This piece is a complete and consummate encapsulation of the raga, as evident by the thunderous applauses. Maybe you will have better luck defining what this raga means to you!

Tulasi Bilva. MD Ramanathan (vocal), TN Krishnan (violin), Umayalpuram Sivaraman (mridangam).

Four: DK Pattammal — Subramanyena Rakshitoham (Raga Shuddha Dhanyasi, Muthuswami Dikshitar)

This is recording for DK Pattammal’s from the early 1950s has been recently uploaded by Vaak on to Youtube. It is a treat because her voice in the recording is a young, smooth one, not the slightly gravelly deeper voice of her later years, and you really get a sense of the inherent fluidity of her music. The other reason this recording is special is the second percussion instrument (which you can especially here during the violin passages of kalpana swaras). Play close attention and it sounds like it is a percussion instrument that is struck with a stick one one of its two membranes, like a tavil, but higher pitched. I had a tough time guessing what it was. Apparently it is the sound of the ubiquitous dholak! And apparently it was not an uncommon secondary percussion instrument in the early 20th century. It sounds like it belongs and I wonder why it disappered from the Carnatic stage.

Unfortunately, the recording is not a complete one, with very little of the actual kriti, but still well worth the listen for the neraval and swara passages.

Subramanyena Rakshitoham (partial). DK Pattammal (vocal). Other musicians unidentified.

Five: Sattur Subramaniam — Brovavamma (Raga Manji, Shyama Sastri)

Recent weeks brought the news of the launch of ISRO’s Aditya L-1 mission to the L1 Sun-Earth Lagrange point. A Lagrange point is the point where the gravitational pull between two bodies balance out, and L1 is one of four such Sun-Earth Lagrange points. The idea of the mission is fascinating — not only getting a satellite to this precise point, but then inserting it into a ‘halo’ orbit around it, so it keeps circling around that point. It seems like a mission of fine balances. Even the depictions of its flight paths are evocative of a lasso, that has to constantly be kept in motion by its wrangler in order to keep it in shape and up in the air.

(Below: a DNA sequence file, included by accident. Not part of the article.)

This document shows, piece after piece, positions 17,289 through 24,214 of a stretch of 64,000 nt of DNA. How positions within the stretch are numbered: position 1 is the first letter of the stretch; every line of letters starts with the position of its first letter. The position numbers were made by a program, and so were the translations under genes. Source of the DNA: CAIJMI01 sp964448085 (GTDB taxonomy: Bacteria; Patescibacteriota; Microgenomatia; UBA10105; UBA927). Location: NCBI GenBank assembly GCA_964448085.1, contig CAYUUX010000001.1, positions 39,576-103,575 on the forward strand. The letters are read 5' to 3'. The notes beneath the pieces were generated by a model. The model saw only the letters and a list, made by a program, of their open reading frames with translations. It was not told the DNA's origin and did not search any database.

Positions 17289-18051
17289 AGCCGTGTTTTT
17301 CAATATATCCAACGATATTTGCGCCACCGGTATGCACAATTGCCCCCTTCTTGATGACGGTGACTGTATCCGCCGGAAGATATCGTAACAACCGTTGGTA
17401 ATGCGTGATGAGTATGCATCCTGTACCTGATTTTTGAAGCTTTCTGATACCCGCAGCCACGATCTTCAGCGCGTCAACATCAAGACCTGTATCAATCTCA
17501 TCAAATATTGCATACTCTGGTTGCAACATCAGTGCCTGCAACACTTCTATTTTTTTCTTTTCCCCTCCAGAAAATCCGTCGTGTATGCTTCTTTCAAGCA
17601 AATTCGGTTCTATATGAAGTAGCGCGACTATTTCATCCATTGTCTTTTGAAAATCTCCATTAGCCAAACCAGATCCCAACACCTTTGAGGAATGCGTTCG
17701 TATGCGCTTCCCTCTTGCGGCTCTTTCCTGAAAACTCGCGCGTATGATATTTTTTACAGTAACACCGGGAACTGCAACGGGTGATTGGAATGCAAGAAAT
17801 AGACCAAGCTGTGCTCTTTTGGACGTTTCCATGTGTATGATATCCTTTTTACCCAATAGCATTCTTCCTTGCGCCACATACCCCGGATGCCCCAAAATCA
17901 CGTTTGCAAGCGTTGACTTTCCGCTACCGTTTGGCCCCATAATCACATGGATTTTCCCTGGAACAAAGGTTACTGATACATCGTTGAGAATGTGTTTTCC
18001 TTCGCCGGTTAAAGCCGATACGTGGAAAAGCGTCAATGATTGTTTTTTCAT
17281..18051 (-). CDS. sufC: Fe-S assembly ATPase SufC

Aditya L-1 flight path and orbit. Sourced from CNBC TV-18

This reminded me of a few ragas that I consider tantalizing, almost ephemerally delicate. Among them, the ragas Manji and Asaveri. The composer I most associate with this sense of fragility is Shyama Sastri. He has a whole host of songs that evoke this feeling of teetering — of a mix of unsureness in the moment but sureness of destination. Brovavamma in Manji prime among them.

And the singer I most associate with this nebulous emotion and state is Sattur Subramaniam. To me, he is the most complete musician I have encountered. His style is robust, in keeping with his times. His voice, ringing. His engagement with each song complete and energetic. His concerts, packed with songs and never slagging. And also capable of lingering ever so slightly between two notes to bring a great unspoken tenderness to his music, whether singing a piece in the jaunty Nagaswaravali raga, or a Brovavamma in Manji.

I do not recall exactly how I discovered his music, but I think it was from a cassette tape recording of his that my grandfather gave me from his collection, and I believe it was of this concert. I wish there were more recordings of Sattur Subramaniam’s music around.

Brovavamma (begins at 00:56:18). Sattur AG Subramaniam (vocal), M Chandrasekharan (violin), Umayalpuram Sivaraman (mridangam).



Vishnu Vasudev

I write mainly about my experience as a listener of Carnatic music.